Emma Cullen samples Italy’s culinary delights on a Roman holiday…


Rome: the Eternal City, home to the Coliseum, the Sistine Chapel and the Spanish Steps. It was the final resting place of English poet Keats and, of course, is a dining destination for foodies from around the world. Everyone knows that for the freshest pasta and the creamiest mozzarella, it has to be Italy. Both can be found in the capital along with the expected flavour-loaded, crispy thin pizzas, gnocchi that is light as air and glasses of Prosecco the size of your head. Delis are filled with freshest foods and abuzz with servers shouting orders, slicing meats and wrapping ciabattas.

The dishes across the city all follow similar themes, with a few subtle differences to the rest of the country. Romans love their butter, and truffle butter in particular graces many of the pasta dishes. It is of equal importance to the usual tomato-based sauces you might find prized on the menus in the south. You’ll also find an emphasis on fresh veg (in particular artichoke) and meat.


We went late in the year, which is a magical time to visit Rome. The sun gleams white gold against the grand architecture and the pavements are quieter, leaving you more time to stop and stare. In early November the streets are lined with stalls selling freshly roasted chestnuts, warming you as you walk past and filling the air with a gentle, thoroughly autumn aroma. Grab a cone of them and sit in the Piazza Navona and listen to the live music that floats through the air from Italian buskers. Then head to one of the most famous dining establishments in the piazza, Tre Scalini, and treat yourself to a tartufo. In my opinion, this is the ultimate place to indulge your sweet tooth. Tre Scalini is renowned for its secret-recipe truffle ice cream, made with 13 different types of Belgian chocolate. A generous scoop of the delicious ice cream arrives with an (un)healthy dollop of cream and a rolled wafer. It looks too good to eat.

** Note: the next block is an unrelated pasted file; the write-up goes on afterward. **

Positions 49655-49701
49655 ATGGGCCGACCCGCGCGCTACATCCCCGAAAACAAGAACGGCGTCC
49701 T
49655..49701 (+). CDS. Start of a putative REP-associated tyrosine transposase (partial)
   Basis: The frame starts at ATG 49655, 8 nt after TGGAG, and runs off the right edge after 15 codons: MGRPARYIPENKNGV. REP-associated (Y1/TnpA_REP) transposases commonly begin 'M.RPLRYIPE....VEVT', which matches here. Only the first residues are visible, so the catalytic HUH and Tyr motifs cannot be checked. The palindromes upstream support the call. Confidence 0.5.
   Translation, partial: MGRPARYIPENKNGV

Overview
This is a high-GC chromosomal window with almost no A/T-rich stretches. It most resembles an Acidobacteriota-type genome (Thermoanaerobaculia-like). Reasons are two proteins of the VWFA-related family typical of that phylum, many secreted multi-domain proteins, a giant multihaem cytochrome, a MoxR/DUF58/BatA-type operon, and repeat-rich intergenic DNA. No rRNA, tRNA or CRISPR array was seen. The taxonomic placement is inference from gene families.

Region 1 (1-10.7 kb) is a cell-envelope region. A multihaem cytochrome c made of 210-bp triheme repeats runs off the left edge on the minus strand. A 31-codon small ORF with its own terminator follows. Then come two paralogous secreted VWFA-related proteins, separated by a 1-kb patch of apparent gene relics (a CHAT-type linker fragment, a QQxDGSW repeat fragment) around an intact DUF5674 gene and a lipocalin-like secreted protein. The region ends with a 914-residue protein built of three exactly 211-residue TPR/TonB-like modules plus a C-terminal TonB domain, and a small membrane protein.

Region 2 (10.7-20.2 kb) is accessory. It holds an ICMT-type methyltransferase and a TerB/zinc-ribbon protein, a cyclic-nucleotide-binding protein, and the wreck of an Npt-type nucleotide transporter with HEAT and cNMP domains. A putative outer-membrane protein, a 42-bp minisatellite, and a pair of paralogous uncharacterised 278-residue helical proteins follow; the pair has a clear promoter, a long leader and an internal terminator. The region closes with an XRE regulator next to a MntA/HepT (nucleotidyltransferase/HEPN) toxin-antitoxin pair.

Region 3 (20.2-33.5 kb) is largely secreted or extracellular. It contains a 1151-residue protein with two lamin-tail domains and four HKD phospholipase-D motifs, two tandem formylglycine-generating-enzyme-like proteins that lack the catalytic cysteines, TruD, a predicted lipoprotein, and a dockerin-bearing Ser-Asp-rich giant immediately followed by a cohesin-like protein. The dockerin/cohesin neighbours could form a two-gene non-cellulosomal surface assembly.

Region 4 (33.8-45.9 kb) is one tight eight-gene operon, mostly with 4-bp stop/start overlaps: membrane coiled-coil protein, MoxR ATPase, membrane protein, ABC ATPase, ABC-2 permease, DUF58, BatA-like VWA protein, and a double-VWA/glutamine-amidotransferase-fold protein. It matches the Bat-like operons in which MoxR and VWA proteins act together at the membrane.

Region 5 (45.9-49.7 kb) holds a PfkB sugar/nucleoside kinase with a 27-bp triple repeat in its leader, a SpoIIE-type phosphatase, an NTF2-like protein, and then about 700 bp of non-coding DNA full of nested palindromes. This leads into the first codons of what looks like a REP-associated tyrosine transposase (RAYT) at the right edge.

Even breakfast was a flamboyant affair, with Champagne on ice for those brave enough for bubbly first thing, and my favourite choice: poached pears in a cinnamon and star anise-spiced syrup, topped with sliced almonds. Needless to say, I started each day with this and an accompanying cup of Italian coffee. I couldn’t wait to make my own dish based on these – you can poach pears in pretty much anything, so I plumped for a fragrant jasmine tea recipe with a hint of ginger to ward off any incoming January blues!

How to make poached pears in tea and ginger with sliced almonds:
Put a little honey and sugar in some water and added jasmine tea bags. Bring it all to the boil in a saucepan and then simmer. Add a little grated ginger to the mix and pop in halved pears. Let them simmer for around 15 minutes, until the pears are lovely and soft (but not falling apart). If you want to serve them warm, take out the pears and turn up the heat to reduce the tea mixture to more of a syrupy consistency, then pour over the pears and top with sliced almonds and a little thick Greek yoghurt. Want to eat it later? Simply keep the pears in the water mixture and pop in the fridge.


Emma Cullen

Emma Cullen

Emma is an ex-Fed Up & Drunker that has been released into the wild

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